Receiving a subpoena from the SEC in an insider trading case can be a bad day. There are ways to make it worse, much worse. A senior corporate official and his broker friend found the formula for making it worse: secret off-shore accounts to evade detection and taxes plus repeatedly misappropriate of inside information plus a cover-up. Those elements turned a civil insider trading case into criminal charges by the U.S. Attorney’s Office for the Central District of California and civil charges by the Commission against the two men. SEC v. Wang (C.D. Calif. Filed Sept. 23, 2013).
The actions were brought against two long time friends who met at church, Jing Wang and Gary Yin. Mr. Wang is a former executive vice president and president of Global Operations for Qualcomm, Inc. Mr. Yin is a former senior vice president, International Wealth Management Adviser, Merrill Lynch.
The insider trading is alleged to have occurred in 2010 and 2011. The story began four years earlier however. In 2006 Mr. Wang approached Mr. Yin about “hiding cash transactions,” according to the complaint. Mr. Yin suggested creating an off-shore entity in the British Virgin Islands that would appear to be controlled by a family member outside the U.S. This would conceal any transactions and also help avoid tax, according to Mr. Yin. Subsequently, the two men created a company known as Unicorn Global Enterprises Ltd. Mr. Wang’s brother who lives in China was listed as sole director. Mr. Wang funded an account for the firm and controlled it.
Mr. Yin followed his friend’s approach. He created a registered entity in the BVI named “Pacific Rim.” It was put in the name of his mother-in-law. A related brokerage account was also created which Mr. Yin controlled. The account was used to avoid paying capital gains tax, according to the complaint.
Mr. Wang was subject to the insider trading rules of his firm. Those required in part that he pre-clear transactions in company stock and make the required filings with the Commission. Mr. Yin coordinated compliance with these requirements for his friend on the transactions in his Merrill Lynch account but not those in the Unicorn account.
Beginning in the first quarter of 2010 Mr. Wang traded in the shares of Qualcomm on three occasions while in possession of material non-public information, according to the complaint. His friend Mr. Yin followed his actions in two instances, although complaint does not specify that he was tipped.
Increased dividend/stock repurchase: On March 1, 2010, after the close of the market, Qualcomm announced an increase in its dividend and a stock repurchase plan. Earlier, in February Mr. Wang became aware of these plans. On the morning of March 1, he attended a company board meeting where the plan was discussed. Later that day he instructed Mr. Yin to use all of the funds in the Unicorn account at Merrill Lynch to purchase Qualcomm shares. The purchases were made without following the requisite preclearance procedure. Mr. Yin followed, purchasing shares through Pacific Rim. After the announcement the share price increased and both men sold their shares at a profit.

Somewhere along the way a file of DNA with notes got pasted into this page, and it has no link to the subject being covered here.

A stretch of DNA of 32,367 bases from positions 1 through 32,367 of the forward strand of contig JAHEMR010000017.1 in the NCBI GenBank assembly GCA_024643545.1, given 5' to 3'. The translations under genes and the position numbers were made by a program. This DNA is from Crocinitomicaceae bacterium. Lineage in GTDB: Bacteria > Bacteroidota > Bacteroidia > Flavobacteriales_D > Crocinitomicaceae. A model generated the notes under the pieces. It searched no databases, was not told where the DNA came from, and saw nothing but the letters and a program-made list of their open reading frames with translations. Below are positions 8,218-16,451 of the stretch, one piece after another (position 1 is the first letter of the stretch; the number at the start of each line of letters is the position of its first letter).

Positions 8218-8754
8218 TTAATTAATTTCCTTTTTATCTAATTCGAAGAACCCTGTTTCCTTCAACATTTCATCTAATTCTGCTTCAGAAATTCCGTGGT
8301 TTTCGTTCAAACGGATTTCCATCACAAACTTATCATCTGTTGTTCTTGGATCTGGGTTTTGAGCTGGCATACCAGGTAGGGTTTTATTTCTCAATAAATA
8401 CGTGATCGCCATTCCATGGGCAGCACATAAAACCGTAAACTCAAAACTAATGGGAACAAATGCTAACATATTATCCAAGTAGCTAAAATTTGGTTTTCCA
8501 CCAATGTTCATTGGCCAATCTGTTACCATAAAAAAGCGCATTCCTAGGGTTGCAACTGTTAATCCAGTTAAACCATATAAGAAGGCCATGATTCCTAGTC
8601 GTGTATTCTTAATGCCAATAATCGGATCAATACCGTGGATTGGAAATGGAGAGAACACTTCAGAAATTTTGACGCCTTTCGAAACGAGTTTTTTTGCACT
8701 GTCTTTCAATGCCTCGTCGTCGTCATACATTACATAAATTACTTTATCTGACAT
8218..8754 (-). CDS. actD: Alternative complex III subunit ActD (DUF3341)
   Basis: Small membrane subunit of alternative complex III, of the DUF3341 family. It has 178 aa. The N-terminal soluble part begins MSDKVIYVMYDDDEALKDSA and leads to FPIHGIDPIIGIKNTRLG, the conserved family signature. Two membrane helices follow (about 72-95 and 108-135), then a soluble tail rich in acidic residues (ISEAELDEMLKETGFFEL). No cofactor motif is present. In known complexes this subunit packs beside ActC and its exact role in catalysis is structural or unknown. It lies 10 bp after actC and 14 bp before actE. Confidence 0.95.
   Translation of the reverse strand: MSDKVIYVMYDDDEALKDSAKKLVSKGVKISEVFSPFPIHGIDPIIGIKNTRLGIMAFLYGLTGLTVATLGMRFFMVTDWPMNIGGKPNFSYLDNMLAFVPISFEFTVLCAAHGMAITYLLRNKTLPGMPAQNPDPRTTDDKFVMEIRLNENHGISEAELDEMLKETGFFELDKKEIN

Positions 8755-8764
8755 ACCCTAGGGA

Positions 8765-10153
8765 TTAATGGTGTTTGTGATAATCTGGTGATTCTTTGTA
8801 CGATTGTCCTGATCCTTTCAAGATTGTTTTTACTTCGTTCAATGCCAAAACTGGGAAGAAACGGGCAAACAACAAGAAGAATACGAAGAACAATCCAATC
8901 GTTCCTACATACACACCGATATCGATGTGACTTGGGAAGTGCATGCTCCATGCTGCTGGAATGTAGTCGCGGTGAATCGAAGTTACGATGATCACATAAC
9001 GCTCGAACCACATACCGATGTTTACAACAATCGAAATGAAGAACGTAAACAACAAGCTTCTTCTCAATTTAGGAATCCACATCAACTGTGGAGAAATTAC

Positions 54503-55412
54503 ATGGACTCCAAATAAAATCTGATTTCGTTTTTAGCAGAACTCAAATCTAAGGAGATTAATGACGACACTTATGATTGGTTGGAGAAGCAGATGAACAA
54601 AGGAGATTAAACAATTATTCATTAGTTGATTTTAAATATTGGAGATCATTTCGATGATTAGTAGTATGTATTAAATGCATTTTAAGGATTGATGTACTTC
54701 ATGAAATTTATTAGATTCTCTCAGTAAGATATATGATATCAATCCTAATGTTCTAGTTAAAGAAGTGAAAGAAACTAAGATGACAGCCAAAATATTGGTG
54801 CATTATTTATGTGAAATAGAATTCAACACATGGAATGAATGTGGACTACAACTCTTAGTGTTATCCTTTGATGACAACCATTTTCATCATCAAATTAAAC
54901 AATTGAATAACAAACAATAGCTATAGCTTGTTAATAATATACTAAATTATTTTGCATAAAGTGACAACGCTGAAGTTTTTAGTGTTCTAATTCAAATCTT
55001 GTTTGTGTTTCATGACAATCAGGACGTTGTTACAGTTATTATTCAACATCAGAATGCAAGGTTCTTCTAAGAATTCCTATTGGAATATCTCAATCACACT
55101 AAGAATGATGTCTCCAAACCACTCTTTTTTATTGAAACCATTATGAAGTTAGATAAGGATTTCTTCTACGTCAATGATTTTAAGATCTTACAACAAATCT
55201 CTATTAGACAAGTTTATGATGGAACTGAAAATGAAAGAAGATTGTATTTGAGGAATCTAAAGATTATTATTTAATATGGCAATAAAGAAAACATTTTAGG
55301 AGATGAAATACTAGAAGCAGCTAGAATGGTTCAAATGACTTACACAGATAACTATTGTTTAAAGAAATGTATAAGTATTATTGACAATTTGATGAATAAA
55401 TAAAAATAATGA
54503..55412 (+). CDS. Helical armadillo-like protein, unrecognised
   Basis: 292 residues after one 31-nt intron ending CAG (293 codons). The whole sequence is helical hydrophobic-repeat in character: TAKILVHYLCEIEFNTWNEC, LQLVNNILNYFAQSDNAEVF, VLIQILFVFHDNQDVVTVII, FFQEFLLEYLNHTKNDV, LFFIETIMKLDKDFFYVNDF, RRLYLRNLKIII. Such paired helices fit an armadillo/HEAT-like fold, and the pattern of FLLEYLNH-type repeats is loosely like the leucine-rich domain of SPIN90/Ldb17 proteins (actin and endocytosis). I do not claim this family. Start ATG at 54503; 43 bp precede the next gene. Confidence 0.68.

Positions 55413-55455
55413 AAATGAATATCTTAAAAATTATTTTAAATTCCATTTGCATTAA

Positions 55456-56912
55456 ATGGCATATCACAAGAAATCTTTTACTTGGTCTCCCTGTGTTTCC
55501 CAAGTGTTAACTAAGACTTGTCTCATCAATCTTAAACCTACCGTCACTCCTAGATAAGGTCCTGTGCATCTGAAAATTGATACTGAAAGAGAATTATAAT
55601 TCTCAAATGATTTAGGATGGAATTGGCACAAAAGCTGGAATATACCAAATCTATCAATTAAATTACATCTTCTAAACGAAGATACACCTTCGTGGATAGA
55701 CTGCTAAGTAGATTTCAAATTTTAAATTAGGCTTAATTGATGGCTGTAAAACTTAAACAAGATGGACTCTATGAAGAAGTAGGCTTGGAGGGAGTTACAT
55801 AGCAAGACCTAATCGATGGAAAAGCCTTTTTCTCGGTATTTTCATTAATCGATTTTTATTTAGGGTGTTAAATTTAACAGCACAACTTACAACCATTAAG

Atheros acquisition: On January 5, 2011 Qualcomm announced the acquisition of Atheros Communications, Inc. The announcement had been presaged the day before by a story in the New York Times Deal Book column. Prior to the announcement Mr. Wang learned about the deal through the course of his duties. He also attended a board meeting where it was discussed. He utilized all the funds in the Unicorn account to purchase Atheros shares. Mr. Yin followed, using his off-shore account. After the announcement the share price increased and both men sold their shares at a profit.
Increased guidance: On January 26, 2011 Qualcomm announced increased guidance. During the prior month Mr. Wang became aware that the firm was considering announcing a significant increase in guidance. That information was confirmed at a December 6, 2010 board meeting Mr. Wang attended. The day before the announcement he telephoned Mr. Yin and instructed him to purchase company shares in the off-shore account. After the announcement the share price increased. Mr. Wang sold all of his shares at a profit.
Mr. Wang had total trading profits of $244,199.66. Mr. Yin had profits of $27,444.02.
The cover up
Mr. Wang became concerned that Merrill Lynch or others might discover his trading. To further conceal his activities he took four key steps:
First: He asked Mr. Yin to delete the trading records for Unicorn. He was informed that could not be done since they were part of the records of Merrill Lynch.
Second: He directed Mr. Yin to set up a new BVI account called Clearview Resources, Ltd. A new Merrill Lynch account was opened. The proceeds from Unicorn were transferred to it.
Third: After being informed by Mr. Yin that the SEC had issued a subpoena for his emails, Mr. Wang created a cover story under which his brother in China would be responsible for the Atheros trades.
Fourth: Mr. Yin removed the Unicorn account from Mr. Wang’s “household” in the Merrill Lynch computer system.
The Commission’s complaint alleges violations of Exchange Act Section 10(b) and 16(a). The criminal charges include conspiracy, securities fraud, money laundering and obstruction. Both cases are pending.
For more commentary on developing securities issues, visit SEC Actions, a blog by Thomas Gorman.
For more information about LexisNexis products and solutions connect with us through our corporate site.